Other possibilities for CRISPR include the use of the technology to cause non-human animals such as goats and dogs to grow more wool in order to promote a country’s wool and meat industries. To do so, scientists used CRISPR to remove genes that were identified to prevent muscle and hair growth (Bennett). CRISPR can also be used to treat diseases such as HIV which inserts DNA into the genome of a host. CRISPR can be used to remove the viral DNA from the host’s genome that causes these viral infections which are otherwise incurable (Bennett). Amazingly, CRISPR may even have the potential to treat or cure blindness. Researchers have successfully removed a genetic mutation in mice that causes a disease known as retinitis pigmentosa. This is a disease that leads to blindness. After one injection of CRISPR the mice experienced improved vision and there are plans to use a similar procedure on humans (Bennett). It is important to consider all the possibilities that come along with this technology as the use of CRISPR to make xenotransplantation possible could increase the familiarity and acceptability of the technology. In turn, this could lead society to be more comfortable using CRISPR for other procedures and practices including the ones listed above, as well as a multitude of others, which could impact society in either a harmful or beneficial way.
As mentioned, there are many uses for CRISPR, however this paper will focus solely on the use of CRISPR to allow for xenotransplantation in order to delve into the ethics related to this specific use of the technology. So how can CRISPR be used to make xenotransplantation possible? Before answering this question, it is important to understand a few of the conditions that make xenotransplantation currently impossible.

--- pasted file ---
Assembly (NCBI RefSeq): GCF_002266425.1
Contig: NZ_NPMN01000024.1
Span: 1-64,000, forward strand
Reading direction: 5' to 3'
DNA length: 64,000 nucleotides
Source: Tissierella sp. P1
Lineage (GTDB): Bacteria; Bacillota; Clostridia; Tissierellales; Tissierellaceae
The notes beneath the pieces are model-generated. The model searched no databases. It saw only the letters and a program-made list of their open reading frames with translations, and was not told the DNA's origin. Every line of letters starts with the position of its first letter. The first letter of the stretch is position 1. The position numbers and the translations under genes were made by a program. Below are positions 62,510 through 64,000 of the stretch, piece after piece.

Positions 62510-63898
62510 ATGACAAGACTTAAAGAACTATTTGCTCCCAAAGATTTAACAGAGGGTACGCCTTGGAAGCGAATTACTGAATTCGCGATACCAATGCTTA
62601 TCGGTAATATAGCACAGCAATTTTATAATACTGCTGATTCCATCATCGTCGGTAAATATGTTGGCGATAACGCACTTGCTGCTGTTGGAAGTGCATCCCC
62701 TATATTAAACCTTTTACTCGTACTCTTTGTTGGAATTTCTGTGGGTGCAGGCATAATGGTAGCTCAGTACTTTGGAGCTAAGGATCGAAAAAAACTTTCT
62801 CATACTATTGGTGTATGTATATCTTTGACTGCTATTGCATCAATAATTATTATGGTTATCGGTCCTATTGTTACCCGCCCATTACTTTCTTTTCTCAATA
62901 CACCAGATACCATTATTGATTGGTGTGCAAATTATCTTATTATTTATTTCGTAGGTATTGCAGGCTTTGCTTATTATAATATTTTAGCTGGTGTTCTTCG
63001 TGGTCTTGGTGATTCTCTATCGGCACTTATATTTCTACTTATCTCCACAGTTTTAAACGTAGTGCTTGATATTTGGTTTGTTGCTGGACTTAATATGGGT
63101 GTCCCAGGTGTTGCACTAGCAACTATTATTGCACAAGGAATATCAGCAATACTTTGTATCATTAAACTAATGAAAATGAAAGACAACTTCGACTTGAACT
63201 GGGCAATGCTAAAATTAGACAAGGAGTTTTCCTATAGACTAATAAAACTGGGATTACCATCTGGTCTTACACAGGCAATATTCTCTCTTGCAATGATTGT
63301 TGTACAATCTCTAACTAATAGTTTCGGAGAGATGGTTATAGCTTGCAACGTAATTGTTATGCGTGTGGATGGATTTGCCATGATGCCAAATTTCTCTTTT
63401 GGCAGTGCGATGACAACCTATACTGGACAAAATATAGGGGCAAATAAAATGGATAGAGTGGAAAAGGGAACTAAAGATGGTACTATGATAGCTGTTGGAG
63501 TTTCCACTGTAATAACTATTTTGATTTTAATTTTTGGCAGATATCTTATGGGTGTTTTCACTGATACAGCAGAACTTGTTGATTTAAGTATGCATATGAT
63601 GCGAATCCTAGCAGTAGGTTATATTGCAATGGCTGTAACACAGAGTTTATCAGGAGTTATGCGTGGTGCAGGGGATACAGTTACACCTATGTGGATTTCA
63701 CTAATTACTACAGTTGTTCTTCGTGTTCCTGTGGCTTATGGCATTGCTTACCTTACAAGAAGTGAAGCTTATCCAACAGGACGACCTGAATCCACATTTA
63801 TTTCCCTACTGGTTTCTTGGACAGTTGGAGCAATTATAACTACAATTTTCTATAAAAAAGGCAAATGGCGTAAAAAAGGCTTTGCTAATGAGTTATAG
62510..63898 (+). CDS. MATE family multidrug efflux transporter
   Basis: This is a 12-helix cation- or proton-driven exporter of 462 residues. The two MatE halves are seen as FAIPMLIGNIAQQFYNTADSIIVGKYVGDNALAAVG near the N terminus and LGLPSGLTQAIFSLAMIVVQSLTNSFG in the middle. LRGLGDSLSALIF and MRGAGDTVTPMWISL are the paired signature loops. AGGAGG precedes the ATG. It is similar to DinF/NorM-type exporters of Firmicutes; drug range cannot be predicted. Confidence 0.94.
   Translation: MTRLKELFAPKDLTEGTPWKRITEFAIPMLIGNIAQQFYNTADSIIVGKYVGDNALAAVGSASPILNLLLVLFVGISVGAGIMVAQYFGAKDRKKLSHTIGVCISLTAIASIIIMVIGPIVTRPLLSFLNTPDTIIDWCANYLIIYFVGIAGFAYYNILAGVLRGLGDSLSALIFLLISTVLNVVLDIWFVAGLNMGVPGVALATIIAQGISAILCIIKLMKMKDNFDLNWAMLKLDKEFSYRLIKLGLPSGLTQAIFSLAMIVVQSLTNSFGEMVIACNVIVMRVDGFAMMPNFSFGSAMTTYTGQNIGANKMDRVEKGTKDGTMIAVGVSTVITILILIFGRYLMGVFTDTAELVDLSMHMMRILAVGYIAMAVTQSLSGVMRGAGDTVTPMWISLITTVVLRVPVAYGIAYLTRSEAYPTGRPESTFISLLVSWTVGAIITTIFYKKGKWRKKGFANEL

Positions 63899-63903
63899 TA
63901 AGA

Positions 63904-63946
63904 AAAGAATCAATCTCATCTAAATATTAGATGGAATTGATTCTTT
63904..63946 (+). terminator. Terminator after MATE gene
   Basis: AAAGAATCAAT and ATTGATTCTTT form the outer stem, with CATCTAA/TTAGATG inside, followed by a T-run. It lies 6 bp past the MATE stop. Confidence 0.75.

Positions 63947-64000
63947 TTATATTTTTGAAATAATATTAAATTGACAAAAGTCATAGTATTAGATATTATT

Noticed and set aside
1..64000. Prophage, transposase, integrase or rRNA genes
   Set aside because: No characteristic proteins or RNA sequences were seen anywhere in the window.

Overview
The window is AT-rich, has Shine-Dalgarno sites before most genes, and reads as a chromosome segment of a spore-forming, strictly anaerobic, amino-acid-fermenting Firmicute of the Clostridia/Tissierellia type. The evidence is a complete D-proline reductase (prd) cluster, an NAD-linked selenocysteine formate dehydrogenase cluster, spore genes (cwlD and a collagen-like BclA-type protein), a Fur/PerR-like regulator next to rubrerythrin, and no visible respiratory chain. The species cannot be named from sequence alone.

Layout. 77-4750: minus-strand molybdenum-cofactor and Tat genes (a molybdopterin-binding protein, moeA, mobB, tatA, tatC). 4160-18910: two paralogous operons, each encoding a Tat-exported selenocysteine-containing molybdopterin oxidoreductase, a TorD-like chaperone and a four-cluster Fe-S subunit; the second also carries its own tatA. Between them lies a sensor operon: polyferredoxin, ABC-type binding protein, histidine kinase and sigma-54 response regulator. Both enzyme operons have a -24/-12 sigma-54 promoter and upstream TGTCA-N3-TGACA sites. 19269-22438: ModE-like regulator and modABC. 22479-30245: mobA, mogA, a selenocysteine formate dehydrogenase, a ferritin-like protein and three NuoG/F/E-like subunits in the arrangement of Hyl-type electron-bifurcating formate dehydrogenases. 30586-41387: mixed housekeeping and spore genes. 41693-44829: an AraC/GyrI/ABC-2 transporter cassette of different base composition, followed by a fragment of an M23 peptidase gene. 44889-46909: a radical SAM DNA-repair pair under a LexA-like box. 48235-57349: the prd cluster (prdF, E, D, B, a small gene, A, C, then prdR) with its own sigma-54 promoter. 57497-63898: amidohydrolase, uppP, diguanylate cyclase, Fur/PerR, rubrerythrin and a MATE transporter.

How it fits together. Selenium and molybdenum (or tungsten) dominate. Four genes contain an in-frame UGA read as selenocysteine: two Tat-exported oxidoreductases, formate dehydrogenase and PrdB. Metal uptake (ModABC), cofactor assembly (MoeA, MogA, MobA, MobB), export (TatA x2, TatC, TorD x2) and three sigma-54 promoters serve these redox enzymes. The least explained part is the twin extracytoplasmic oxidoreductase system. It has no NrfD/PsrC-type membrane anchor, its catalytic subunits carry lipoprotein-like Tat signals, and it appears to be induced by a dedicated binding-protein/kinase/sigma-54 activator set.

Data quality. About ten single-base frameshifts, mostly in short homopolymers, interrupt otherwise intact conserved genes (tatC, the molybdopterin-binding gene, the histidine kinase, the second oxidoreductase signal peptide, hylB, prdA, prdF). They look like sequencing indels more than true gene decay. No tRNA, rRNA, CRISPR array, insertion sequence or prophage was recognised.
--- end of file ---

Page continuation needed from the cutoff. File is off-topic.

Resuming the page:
The non-human animal that has been identified as the best possible candidate for xenotransplantation with humans is the pig. This is because pigs have similar sized organs to humans and are relatively easy to breed. Additionally, the successful use of pig heart valves in humans has already drawn connections between pigs and humans and has proven that it’s possible for humans to sustain tissues from pigs (Hansman).
The xenotransplantation of full organs requires more aspects to be considered than the xenotransplantation of heart valves as it is a more complex procedure. One main reason that has made xenotransplantation impossible is the fact that pigs contain porcine endogenous retroviruses (PERVs) in their genome. Retroviruses are viruses that carry their genetic codes in RNA and transcribe them into DNA. This process is the reverse of the typical transcription process that takes place in humans which goes from DNA to RNA. This reversal means that it is possible for retrovirus genes to infect cells and become permanently incorporated into the cells’ genomes.
If organs containing these viruses are transplanted into humans, the retroviruses are capable of transmitting diseases including cancers into humans. Therefore, the presence of these PERVs mean, as of now, porcine organs cannot be safely transplanted into humans. Especially since the patient’s immune system would be suppressed due to immunosuppressive “anti-rejection” drugs that work to help prevent the patient from rejecting the organ but in turn, increase the susceptibility of the patient’s body to infections.